Welcome to Part 3 of our 5-Part series on how to improve your job search from home, in your sweats, without killing your kids or spouse.  In Part 1 we discussed linking in with as many relevant people as possible to get 1st and 2nd connections.  In Part 2 we highlighted blogging for thought leadership. In Part 3 we discuss limiting your social media consumption.

Part 3: Limit Your Social Media Consumption

The media is so seducing.  Sex, death, panic, money are all topics that sell well. The problem for a job seeker is that these topics just create additional anxiety.  Not like “not having a job” or “having a job you hate” isn’t bad enough.

Social media is not negative.  However, when you focus too much on the negative, it becomes dangerous for your mental and physical health.  Check out 6 Ways Social Media Affects Our Mental Health in a recent Forbes article.

Great tactics to limit your media consumption:

  • Choose news outlets that are relatively objective in their reporting
  • Limit your daily consumption to less than 1 hour
  • Limit your consumption on a small screen like a phone to save your eyes
  • Don’t read the news before going to bed or when you first wake up

Limit your COVID 19 Consumption

We all want to be “in the know” about what is happening.  If you are like me, at times, I let all the details of “which country has this number of cases” or “did the WHO help or hurt” seduce me.  However, COVID news is horribly inconsistent, discusses today’s facts as if one day is a trend, and is skewed politically.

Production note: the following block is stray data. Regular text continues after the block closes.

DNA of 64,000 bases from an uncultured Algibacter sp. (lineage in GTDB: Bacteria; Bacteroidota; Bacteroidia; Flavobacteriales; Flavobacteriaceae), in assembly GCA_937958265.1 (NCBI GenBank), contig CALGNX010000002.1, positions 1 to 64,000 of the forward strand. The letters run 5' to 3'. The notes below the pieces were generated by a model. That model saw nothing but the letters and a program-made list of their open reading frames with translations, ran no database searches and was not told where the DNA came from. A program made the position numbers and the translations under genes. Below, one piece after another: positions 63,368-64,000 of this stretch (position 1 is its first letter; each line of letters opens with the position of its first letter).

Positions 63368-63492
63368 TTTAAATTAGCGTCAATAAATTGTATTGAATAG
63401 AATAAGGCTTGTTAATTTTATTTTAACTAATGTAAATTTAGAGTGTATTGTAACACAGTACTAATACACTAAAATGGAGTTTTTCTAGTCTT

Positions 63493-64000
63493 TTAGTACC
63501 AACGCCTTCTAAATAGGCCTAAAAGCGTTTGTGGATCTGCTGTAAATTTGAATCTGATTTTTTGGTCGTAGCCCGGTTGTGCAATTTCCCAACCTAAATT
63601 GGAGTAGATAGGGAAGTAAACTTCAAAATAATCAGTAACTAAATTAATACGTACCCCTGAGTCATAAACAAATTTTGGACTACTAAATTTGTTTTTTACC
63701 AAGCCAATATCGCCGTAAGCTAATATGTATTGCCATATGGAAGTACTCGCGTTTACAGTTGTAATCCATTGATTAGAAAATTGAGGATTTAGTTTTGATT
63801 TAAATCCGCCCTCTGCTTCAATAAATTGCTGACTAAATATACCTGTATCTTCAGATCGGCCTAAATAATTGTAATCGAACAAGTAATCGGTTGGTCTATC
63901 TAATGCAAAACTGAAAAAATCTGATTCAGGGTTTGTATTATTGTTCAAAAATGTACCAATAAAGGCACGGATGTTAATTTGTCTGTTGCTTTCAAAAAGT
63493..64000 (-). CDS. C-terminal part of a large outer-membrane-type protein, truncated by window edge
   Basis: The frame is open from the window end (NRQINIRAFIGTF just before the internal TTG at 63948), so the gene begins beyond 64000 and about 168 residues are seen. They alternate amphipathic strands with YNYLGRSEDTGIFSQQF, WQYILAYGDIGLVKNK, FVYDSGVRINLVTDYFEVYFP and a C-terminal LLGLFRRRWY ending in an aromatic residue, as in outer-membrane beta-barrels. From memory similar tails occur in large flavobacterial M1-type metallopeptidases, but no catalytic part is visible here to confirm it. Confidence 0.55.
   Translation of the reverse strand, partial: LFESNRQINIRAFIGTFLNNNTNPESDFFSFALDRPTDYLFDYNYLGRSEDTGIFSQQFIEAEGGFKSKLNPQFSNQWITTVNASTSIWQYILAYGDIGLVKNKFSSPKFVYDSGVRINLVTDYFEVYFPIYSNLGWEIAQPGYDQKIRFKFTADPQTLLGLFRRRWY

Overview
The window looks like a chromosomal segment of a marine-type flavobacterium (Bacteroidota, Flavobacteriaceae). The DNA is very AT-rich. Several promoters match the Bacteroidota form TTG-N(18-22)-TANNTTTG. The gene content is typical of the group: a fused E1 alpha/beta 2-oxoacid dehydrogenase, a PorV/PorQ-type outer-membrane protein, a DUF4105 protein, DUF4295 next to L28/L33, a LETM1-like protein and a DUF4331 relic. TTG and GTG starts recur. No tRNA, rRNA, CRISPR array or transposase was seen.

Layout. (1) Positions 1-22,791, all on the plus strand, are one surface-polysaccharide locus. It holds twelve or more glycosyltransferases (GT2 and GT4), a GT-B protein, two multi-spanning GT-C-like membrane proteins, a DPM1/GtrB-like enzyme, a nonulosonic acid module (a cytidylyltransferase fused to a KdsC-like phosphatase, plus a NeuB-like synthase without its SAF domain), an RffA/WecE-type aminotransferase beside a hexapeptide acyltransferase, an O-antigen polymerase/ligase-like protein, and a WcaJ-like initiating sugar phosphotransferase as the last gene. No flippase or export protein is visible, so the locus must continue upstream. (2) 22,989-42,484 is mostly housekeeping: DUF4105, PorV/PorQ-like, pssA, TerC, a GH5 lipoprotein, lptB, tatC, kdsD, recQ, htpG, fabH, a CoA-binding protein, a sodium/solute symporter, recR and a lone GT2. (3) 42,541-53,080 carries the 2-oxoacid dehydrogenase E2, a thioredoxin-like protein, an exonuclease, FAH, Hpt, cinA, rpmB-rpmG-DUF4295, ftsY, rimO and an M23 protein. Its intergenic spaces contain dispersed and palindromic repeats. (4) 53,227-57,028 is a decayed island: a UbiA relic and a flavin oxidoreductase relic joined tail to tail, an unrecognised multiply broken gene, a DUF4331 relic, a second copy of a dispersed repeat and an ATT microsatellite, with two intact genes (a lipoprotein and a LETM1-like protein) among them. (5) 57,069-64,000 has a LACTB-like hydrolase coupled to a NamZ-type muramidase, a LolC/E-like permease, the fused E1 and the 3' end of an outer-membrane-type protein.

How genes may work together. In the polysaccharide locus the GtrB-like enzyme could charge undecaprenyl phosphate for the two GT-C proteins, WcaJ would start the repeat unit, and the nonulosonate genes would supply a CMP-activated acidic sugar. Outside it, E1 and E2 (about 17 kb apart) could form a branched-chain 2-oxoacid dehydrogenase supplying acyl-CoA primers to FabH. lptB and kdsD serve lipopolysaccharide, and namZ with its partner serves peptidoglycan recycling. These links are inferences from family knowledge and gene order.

For every news article about the great work of people on the front line, there are at least 10x horrible articles about death and destruction.  There is no balance since negative news sells.  Let’s be realistic unless you are a data scientist, do all the statistics really help you maintain a balanced perspective?

In a NYT article “Managing Coronavirus Fears”, Jane Brody starts the article with “invisible enemy now bearing down on 328.2 million Americans, is tailor-made to induce fear and anxiety, prompting both rational and irrational behavior and, if the emotional stress persists, perhaps causing long-lasting harm to health.” The article discusses what happens to our body when we worry too much. However, she gives great advice including:

  • Give charity directly for the people on the front line
  • Clean up your refrigerator and other neglected areas of your home
  • Give away old books if you never intend on reading them again

When I read the article, I see the NYT COVID update links in the middle of the article! I am reading an article by the NYT about managing my stress which they are then increasing by throwing these links at me! That makes as much sense as applying for jobs online or watching fungus grow (unless that becomes the cure).

Be knowledgeable, but be balanced.

Thanks, Mike. Stay healthy.

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